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Fit for the Future benchmarks stagnant

The indicators, which measure Clarence Valley Council’s financial position and its financial performance, make comparisons from the inception of the initiative, to 2018 (when CVC was declared ‘fit’), to the current publically available data.

Geoff Helisma

Clarence Valley Council (CVC) has made good progress towards meeting its Fit for the Future benchmarks, however, figures tabled for the 2020/21 September and December quarters are identical.

In July 2018, then minister for local government, Gabrielle Upton, wrote to Clarence Valley Council (CVC) advising that it had “broadly satisfied” its sustainability criteria outlined in IPART’s Fit for the Future assessment, according to the Office of Local Government.

Meanwhile, the 2014/15 Fit for the Future assessment found that CVC satisfied the scale and capacity criterion, however, CVC did “not satisfy the financial criteria overall” and failed the “criterion for sustainability, including the benchmark for the operating performance ratio”.

“It also does not satisfy the criterion for infrastructure and service management but does meet the efficiency criterion,” the report stated.

“We consider a council’s operating performance ratio is a key measure of financial sustainability that all Fit for the Future councils should meet, therefore the council is not fit.”

Come July 2018, despite CVC falling short of meeting four of the benchmarks, Ms Upton wrote to CVC advising that “council satisfied the financial criteria overall as, on balance, it met the financial sustainability criteria”.

She noted that CVC had “implemented a number of strategies to address its sustainability”, including the implementation of the special rates variation.

Ms Upton acknowledged that CVC had “met the criteria for ‘efficiency’ in its original assessment” in 2014/15.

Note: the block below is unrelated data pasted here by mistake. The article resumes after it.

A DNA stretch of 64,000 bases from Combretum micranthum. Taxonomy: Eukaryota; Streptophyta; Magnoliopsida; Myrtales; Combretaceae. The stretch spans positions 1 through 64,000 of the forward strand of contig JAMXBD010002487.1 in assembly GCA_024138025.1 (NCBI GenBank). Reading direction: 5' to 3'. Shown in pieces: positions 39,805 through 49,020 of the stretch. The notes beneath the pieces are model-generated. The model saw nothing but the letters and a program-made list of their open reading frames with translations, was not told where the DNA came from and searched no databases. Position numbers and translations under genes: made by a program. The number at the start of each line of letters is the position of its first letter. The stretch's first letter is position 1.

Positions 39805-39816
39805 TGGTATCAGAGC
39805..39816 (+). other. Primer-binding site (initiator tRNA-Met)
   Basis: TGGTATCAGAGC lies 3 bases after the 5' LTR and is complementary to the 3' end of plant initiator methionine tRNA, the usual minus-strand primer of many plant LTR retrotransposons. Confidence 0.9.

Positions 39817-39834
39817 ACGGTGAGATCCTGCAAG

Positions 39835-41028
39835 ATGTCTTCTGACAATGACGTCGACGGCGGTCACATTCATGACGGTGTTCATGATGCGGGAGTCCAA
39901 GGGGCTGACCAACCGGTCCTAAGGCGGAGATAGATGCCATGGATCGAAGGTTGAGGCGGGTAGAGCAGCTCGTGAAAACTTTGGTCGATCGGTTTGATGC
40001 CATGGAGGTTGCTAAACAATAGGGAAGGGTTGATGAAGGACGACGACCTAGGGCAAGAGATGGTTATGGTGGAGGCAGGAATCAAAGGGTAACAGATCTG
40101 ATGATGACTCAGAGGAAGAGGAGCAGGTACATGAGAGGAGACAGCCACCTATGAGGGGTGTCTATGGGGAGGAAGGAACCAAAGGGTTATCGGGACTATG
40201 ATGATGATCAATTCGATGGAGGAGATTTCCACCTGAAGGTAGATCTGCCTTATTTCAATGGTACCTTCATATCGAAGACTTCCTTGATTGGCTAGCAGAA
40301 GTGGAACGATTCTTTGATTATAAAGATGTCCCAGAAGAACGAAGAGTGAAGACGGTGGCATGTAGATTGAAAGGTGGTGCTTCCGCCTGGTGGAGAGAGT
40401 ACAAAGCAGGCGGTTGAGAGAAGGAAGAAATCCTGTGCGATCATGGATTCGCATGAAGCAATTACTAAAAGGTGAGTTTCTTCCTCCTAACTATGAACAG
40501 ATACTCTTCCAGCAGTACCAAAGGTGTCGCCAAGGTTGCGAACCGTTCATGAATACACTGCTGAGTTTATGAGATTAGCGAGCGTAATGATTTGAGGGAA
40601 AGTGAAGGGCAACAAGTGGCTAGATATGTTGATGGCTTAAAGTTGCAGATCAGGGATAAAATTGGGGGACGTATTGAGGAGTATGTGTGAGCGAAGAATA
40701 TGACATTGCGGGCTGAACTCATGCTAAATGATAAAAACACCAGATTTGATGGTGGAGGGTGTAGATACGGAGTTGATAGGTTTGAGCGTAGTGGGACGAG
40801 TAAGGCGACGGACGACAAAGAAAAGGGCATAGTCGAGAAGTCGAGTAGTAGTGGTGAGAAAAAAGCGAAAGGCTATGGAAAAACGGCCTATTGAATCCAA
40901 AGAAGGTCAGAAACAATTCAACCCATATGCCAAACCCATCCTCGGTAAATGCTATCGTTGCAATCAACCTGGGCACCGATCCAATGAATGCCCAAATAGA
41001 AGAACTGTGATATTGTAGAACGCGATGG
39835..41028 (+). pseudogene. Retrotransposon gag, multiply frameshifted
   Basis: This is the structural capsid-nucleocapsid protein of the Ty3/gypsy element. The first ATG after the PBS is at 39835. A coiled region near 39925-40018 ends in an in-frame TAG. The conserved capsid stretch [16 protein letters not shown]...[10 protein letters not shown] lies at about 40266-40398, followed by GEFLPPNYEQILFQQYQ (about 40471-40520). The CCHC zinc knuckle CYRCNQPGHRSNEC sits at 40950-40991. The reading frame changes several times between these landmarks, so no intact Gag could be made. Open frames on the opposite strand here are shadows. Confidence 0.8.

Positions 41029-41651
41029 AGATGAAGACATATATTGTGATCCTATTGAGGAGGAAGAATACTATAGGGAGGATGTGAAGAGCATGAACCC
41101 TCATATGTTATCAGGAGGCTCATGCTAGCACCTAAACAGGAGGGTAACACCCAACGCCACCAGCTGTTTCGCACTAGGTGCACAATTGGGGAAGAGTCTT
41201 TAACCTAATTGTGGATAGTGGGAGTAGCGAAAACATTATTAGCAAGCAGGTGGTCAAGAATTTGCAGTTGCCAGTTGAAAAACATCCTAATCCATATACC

“Council continues to focus on a range of strategies [as submitted in CVC’s Financial Criteria Reassessment] to improve its financial outlook – the strategies proposed to be realistic and sustainable,” she wrote.

While CVC’s February business papers reveal that it is not meeting five of the six Fit for the Future ratios”; overall it has improved its ratios since 2018; but according to the CVC meeting business paper the Own Source Revenue Ratio has dropped from 69.08 per cent to 59.89 per cent – the benchmark target is greater than 60 per cent.

The council’s general manager, Ashley Lindsay, said the Own Source Revenue Ratio “is impacted by an amount of grant funding we receive”.

“Over recent years we’ve received significant grant funding,” Mr Lindsay said.

“That shows why we haven’t met that one … because we’ve got so much money coming from the government.

“And the infrastructure benchmarks, [it is] a long-term objective of council to meet that – we were never going to meet it within four or five years of our financial plan, it was always a 10-year objective for us.”

Mr Lindsay said that the strategies CVC has “implemented over time puts us in a better financial position to meet those benchmarks in the longer term … and the organisation needs to continue to focus on achieving that”.

“The operating performance ratio is the difficult one for us to meet – but the long-term plan is for us to achieve that,” he said.

On why the government declared CVC fit for the future in 2018 prior to meeting the benchmarks and is now, seemingly, less interested in the outcomes, Mr Lindsay said: “From my understanding, [the government] has not dropped … their Fit for the Future objectives, they have not been pushed aside completely, but they’re not as high on their agenda now.

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